The original tweezer probes from the original CapAnalyzer were poorly made by Pomona. However, since 2010 we now make EDS Tweezer probes in-house using our much improved design. They are also designed to be repaired, not replaced. Intermittent readings are almost always a broken coax shield at the tweezer; simply snap the tweezer apart with a flat blade screwdriver and you can redo the connections. Reassemble using super glue. If the berillium copper tips are broken off they can be replaced individually and are available for $6/pair. The entire probe/cable assembly is available for $29; available direct from EDS. Give us a call or email. Singing the "RED BUTTON BLUES"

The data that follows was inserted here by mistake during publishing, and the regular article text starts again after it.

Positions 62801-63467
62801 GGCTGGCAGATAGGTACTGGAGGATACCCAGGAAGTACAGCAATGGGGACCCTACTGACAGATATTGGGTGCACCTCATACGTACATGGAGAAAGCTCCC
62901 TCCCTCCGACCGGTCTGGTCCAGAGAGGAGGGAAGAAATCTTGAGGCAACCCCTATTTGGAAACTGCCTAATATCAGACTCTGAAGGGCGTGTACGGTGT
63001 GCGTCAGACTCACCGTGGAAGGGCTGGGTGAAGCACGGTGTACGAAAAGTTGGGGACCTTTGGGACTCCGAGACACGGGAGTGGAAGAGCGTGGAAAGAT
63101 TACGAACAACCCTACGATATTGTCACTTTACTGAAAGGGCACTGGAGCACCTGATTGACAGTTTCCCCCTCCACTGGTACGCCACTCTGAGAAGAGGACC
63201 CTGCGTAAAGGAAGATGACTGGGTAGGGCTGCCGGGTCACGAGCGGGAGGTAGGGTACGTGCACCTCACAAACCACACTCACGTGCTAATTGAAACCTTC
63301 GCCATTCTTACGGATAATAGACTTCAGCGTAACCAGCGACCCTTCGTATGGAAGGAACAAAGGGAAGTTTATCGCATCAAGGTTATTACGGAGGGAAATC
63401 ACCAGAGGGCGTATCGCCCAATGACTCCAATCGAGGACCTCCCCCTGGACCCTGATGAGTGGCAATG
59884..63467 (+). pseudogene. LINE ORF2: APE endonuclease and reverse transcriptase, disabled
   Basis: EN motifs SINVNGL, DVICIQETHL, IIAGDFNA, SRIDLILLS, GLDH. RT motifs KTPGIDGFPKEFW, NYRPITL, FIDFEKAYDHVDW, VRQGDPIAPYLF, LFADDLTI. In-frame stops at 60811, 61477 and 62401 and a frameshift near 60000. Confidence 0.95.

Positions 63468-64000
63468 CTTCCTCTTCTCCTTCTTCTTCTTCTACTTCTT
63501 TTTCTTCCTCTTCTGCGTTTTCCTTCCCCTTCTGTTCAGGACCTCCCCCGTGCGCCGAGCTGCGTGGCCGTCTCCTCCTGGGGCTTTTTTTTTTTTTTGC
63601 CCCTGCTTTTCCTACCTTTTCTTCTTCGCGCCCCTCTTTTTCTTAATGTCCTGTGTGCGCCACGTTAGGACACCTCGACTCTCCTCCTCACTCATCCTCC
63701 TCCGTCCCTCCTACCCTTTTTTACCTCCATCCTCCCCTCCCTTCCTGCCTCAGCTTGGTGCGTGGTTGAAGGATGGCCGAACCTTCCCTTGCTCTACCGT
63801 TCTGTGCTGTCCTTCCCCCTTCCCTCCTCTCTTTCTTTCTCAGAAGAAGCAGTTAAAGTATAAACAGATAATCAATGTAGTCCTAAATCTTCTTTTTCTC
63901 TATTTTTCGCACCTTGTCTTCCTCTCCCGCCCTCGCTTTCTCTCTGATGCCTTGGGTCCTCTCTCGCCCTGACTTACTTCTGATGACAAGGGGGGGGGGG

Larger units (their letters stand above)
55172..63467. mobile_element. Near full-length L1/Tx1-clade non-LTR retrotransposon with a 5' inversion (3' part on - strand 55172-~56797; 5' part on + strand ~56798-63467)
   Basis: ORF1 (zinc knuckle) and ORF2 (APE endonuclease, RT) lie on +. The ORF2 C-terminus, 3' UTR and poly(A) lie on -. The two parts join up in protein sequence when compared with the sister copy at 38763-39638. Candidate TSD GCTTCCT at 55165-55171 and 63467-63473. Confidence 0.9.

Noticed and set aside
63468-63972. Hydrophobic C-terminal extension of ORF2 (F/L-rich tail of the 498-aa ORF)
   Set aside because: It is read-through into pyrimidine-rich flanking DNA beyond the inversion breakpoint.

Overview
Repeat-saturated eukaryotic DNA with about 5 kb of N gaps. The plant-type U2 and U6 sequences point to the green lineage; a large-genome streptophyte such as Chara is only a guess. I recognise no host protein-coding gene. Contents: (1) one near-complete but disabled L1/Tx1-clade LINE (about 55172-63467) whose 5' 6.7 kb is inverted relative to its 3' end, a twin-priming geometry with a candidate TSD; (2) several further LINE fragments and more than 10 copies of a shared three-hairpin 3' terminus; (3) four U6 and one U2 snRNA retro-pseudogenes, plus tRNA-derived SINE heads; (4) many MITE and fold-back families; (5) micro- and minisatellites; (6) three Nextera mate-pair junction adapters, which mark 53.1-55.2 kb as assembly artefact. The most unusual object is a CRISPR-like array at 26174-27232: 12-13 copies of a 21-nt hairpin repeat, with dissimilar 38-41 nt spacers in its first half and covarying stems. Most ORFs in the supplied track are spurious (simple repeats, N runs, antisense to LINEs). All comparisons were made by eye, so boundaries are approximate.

A couple of complaints from the outside guys fixing the big screens about the power button being accidentally pushed on in transit. The quick fix is to simply pull the red button off of the switch--you won't break anything, and you can push it back at any time. A somewhat in-elegant solution, (sorry) but very functional, you can easily push the power on or off with your small finger. NO LOW BATTERY INDICATOR and NO DETECTION OF SHORTED CAPS